Many of our artists and students feel they are challenged by drawing or painting in order to create a new design. Do you have any advice for them?
As a qualified Art teacher, I taught many children between the ages of 11 and 16. I was always amazed to see how many children at the age of 11, after having moved up from primary to high school, had lost all confidence in their drawing skills. All young children love to draw and paint and are so proud of their work which invariably gets pinned up on the fridge. My question is ‘what happens to these children between the age of 5 and 11? What turns them from budding to nervous artists? Maybe they compare themselves with their peers or maybe a teacher has inadvertently quashed this creativity.
My first term with these nervous children was always to right that wrong and get them all on a ‘level playing field.’ I would do this by asking them to draw with their eyes shut or their non-dominant hand. We would then work with pattern and colour. Still life drawing was something that I never set for children until at least their second year in school.
I think many adults who fear drawing need to adopt a similar approach to art. Being a great artist does not necessarily mean you have to be great at drawing. Look at how Picasso, in his Cubist period, purposely defied the rules of perspective and concentrated on shape alone. Similarly, look at some of the ‘Fauvists’ who used colour to bring their work to life. Art can take on many forms and there are numerous ways in which a design can be produced from collage, line, texture and shape.
You seem to move seamlessly from one medium to another. Can you suggest ways or processes whereby our students could begin to do the same? Is one medium easier for beginners to start with?
I love watercolour! Many people think that watercolour is the hardest medium, but I disagree. However, it does depend on how you use the paint. The way that I use it nowadays is to allow the paint to ‘do its own thing’ to a certain extent.
I do a lot of ‘wet in wet’ which is where wet paint is dropped or painted onto wet paper. This allows the paints to run into one another. Fabulous effects and often ‘happy accidents’ occur if you let the paint do its stuff! New colours emerge and if the colours are granulating ones, they create beautiful textures and patterns.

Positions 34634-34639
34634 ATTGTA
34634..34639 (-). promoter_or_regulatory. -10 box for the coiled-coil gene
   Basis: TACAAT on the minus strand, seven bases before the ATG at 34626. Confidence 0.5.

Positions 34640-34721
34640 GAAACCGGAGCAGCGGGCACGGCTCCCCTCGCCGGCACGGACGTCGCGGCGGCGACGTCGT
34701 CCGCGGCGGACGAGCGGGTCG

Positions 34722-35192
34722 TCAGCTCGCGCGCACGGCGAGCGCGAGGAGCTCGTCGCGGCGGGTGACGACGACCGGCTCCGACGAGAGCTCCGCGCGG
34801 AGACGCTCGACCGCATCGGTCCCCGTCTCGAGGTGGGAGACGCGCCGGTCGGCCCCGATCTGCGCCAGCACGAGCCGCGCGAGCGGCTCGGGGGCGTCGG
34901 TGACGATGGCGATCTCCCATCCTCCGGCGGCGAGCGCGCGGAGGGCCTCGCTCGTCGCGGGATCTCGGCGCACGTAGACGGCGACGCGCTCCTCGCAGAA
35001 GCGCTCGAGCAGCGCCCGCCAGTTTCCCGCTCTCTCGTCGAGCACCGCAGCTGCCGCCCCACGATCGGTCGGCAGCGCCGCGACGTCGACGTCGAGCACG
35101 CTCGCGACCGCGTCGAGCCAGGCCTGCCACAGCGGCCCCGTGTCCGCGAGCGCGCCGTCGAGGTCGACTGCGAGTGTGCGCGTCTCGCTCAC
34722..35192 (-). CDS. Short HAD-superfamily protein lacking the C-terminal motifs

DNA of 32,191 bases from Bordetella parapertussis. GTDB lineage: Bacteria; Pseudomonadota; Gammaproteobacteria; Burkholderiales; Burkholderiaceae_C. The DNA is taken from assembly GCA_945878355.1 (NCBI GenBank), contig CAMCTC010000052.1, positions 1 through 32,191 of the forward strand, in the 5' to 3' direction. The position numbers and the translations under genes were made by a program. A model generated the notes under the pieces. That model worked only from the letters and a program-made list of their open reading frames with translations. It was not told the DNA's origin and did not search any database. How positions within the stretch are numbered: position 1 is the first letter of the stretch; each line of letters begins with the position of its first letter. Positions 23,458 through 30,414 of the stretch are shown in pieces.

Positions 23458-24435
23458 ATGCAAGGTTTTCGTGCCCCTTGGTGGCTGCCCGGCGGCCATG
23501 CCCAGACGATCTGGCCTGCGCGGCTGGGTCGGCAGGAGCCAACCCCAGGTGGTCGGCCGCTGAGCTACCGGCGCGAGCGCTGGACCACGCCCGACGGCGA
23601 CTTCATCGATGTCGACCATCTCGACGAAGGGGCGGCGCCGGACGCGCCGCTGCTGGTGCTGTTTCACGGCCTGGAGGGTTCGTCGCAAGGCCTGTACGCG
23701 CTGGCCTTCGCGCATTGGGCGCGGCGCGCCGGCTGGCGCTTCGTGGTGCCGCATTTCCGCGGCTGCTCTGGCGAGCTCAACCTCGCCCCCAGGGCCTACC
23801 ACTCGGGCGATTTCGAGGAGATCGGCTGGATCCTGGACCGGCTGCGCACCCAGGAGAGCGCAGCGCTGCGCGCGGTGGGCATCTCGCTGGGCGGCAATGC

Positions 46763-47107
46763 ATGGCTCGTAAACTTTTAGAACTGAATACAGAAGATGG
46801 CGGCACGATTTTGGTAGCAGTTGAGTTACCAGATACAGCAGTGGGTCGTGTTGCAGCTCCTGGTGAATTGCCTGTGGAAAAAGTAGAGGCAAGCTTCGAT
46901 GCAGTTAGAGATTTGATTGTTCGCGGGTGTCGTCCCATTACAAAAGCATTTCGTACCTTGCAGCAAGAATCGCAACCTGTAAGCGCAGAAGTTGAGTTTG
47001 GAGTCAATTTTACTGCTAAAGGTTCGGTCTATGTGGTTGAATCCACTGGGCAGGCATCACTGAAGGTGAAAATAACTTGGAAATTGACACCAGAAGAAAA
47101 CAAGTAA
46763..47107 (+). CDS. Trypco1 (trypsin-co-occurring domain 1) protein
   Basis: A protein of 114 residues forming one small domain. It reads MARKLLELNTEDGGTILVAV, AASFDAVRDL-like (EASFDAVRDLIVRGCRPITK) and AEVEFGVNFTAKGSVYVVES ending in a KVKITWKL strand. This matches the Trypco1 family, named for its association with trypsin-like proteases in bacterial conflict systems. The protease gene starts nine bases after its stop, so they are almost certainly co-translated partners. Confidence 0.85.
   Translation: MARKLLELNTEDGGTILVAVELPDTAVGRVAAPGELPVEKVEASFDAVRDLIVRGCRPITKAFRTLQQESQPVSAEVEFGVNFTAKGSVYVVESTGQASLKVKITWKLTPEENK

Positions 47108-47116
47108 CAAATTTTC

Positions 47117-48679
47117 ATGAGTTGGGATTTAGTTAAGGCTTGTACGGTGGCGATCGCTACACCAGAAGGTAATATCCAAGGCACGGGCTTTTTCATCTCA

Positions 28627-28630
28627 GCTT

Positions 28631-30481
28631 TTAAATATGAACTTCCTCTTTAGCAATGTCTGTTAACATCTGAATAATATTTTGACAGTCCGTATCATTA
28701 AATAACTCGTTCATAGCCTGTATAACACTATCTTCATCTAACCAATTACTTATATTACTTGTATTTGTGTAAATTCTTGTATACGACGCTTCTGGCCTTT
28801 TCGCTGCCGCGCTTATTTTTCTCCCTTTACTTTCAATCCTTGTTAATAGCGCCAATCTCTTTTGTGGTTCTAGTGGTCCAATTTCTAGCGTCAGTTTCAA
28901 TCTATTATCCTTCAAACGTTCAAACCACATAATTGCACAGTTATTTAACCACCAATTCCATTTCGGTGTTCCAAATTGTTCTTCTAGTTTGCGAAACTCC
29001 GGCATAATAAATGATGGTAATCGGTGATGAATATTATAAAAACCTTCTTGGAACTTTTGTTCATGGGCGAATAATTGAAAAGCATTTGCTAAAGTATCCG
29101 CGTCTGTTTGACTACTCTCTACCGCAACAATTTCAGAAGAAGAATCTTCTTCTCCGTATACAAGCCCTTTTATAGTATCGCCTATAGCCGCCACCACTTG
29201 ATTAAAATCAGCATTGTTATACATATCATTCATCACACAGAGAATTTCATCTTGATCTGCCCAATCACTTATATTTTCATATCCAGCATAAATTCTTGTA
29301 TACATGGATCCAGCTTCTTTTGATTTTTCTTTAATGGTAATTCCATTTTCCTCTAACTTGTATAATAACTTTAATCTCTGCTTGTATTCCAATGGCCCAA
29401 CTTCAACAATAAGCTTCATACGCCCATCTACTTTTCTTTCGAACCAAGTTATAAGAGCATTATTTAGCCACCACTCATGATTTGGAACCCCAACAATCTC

My paintings rely more and more on the natural effects of the paint and I have started to imprint real leaves into a wet wash, for my ‘Hedgerow’ paintings, which, when dry, creates amazing organic shapes. This along with other techniques like sprinkling salt into a damp wash etc helps me to obtain the effects I want without any painstaking painting of detail. I find acrylic difficult these days, mainly since it dries so quickly. If I do use acrylic, I tend to use it straight from the tube (impasto).
Oil has the opposite problem of taking too long to dry and after using watercolour for so long, and achieving instant results, I find oil very frustrating. Watercolour pencils are very handy for design work and I often use these in my sketchbooks before moving onto a final piece.
I have recently exhibited several pieces into open art exhibitions and two of my paintings were recently accepted by the lake artists society in Grasmere. This society was founded in 1904 by the artist W.G.Collingwood who was also the secretary to John Ruskin. Over the years the society has exhibited the work of many famous artists ranging from Kurt Schwitters to Russell Flint so I feel privileged to have 2 pieces of work hanging in their 114th exhibition.
I run many workshops in the area and have recently returned to CedarFarm Galleries in Mawdesley, where I ran a studio for 10 years, to do a watercolour workshop. I demonstrate at many art groups and societies in the local area and my partner and I have also started to run residential retreats in the beautiful setting of ‘St Marks Stays’ in Cautley. We run two a year in March and October. This year we also hosted a “Big Art Competition’ at Farfield Mill, where we have our gallery. The aim for this event was to complete a painting or drawing in 6 hours. What fun we had. We were delighted that over 35 people turned up to take part. We’re hoping that this will now become an annual event.
We recently exhibited at the Staithes art Festival in September. I would like to start some online courses and when I catch my breath, I will make a start on that!!
Ruth has filmed a brand new beginners course which demonstrates some easy ways to draw and paint. Head over to the course now and begin building your creative skills.
I would be very interested
I loved her work
I loved the hedgerow and some of the sea techniques. I’d be interested in learning more about some of the techniques she uses.